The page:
3.3. Walking speed and step length analysis
Besides controlling the walking gait, we aimed to control the step frequency and thereby the walking speed of the beetle. The step frequency was controlled by altering the durations of the stimulation sequences in table 1 and investigating the resultant walking speeds of the insect–computer hybrid robot. In both tripod and galloping gaits, we set the stimulation durations of each sequence to 0.125, 0.25, 0.5, 1 or 2 s, corresponding to step frequencies of 2, 1, 0.5, 0.25 and 0.125 Hz, respectively (recall that sequences 1–4 constitute a single walking step). Figure 8 plots the relationship between the normalized walking speed (body lengths per second) and the step frequency of six beetles. Each walking speed was averaged from five continuous steps (excluding the first and last steps). As evident in the figure, the average normalized walking speed was always higher in the galloping gait than in the tripod gait, for all the step frequencies tested. This is because in the tripod gait, where the two front legs move out of phase, the leg performing the power stroke not only propels the body forwards but also turns the body in the contralateral direction. In the galloping gait, the two front legs move synchronously, pushing the body straight ahead during the power stroke. Therefore, at a given step frequency, the average step length (normalized by the body length of the corresponding beetle) was larger during galloping than during tripod walking (figure 9). As such, the galloping gait propelled the body more efficiently than the tripod gait, and the insect–computer hybrid robot walked faster in the galloping gait than in the tripod gait at the same step frequency.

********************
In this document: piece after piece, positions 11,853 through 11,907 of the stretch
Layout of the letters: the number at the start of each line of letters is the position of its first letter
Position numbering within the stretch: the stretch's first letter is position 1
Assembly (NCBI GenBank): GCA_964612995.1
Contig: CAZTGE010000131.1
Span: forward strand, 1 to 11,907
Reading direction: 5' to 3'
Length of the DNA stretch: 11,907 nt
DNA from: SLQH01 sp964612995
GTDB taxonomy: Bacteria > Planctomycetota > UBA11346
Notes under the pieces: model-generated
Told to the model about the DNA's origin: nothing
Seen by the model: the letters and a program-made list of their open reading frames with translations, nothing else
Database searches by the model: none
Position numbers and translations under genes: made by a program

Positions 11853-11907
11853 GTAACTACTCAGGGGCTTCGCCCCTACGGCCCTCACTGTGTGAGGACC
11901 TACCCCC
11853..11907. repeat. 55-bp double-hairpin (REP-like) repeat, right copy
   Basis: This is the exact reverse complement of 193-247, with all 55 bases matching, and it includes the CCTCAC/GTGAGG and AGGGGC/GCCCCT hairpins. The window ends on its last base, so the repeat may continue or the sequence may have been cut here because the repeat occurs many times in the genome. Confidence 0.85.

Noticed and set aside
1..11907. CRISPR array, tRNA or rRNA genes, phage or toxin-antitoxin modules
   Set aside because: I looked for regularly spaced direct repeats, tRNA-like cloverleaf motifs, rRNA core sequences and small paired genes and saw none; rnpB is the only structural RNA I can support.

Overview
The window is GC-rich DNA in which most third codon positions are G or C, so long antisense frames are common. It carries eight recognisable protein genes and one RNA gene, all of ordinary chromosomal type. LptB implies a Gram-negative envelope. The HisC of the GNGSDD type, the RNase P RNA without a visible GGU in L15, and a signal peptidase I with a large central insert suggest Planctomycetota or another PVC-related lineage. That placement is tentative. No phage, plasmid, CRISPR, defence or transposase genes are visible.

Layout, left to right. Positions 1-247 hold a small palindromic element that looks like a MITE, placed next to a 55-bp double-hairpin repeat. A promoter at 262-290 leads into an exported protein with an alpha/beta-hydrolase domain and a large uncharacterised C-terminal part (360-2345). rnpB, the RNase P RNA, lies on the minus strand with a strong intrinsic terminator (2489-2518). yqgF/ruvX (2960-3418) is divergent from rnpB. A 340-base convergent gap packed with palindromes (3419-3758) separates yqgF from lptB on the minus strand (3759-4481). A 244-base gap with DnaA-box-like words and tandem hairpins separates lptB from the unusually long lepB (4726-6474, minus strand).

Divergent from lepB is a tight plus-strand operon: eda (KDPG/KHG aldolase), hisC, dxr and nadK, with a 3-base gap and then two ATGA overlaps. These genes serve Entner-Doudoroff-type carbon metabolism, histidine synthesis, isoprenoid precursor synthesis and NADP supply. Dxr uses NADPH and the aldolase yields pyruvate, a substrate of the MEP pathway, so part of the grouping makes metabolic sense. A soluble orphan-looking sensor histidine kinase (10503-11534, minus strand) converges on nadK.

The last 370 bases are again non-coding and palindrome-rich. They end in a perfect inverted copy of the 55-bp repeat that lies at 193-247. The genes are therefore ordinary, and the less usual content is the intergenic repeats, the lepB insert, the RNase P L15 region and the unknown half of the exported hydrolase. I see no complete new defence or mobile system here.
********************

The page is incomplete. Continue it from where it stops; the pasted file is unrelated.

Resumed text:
In both gaits, the average normalized walking speed of the robot increased with increasing step frequency up to 1 Hz, and then decreased after further doubling the step frequency to 2 Hz (figure 8). The walking speed was maximized at 0.26 body lengths per second (2.00 cm s−1) in the galloping gait at a step frequency of 1 Hz. In walking speed studies of a man-made robot  and a voluntary walking animal , the walking speed was observed to be directly proportional to the step frequency. In other words, for a constant step length, the walking speed would double with each doubling of the step frequency. However, in this study, the normalized walking speed was a nonlinear function of the step frequency (despite being an increasing function of the step frequency up to 1 Hz). For instance, when the step frequency was doubled from 0.125 to 0.250 Hz, the average normalized walking speed increased by 77% in both tripod and galloping gaits. Our results can be explained as follows: a higher step frequency reduces the stimulation duration in each sequence, leading to smaller angular displacement of the leg and hence a shorter step length. This phenomenon has been demonstrated in . Therefore, we further investigated the robot's step length at different step frequencies (figure 9). In general, the robot's average normalized step length decreased with increasing step frequency (because the stimulation duration was shorter), except when the step frequency was doubled from 0.25 to 0.5 Hz. For instance, when the step frequency was doubled from 1 to 2 Hz, the average normalized step length was reduced by 55% and 53% during tripod and galloping walking, respectively (in other words, for both gaits, the average normalized step length at 2 Hz was less than half of that at 1 Hz). Therefore, doubling the step frequency from 1 to 2 Hz reduced the average normalized walking speed by 14% and 15% during tripod and galloping walking, respectively. In summary, changing the stimulation duration of each sequence affects both the step frequency and step length.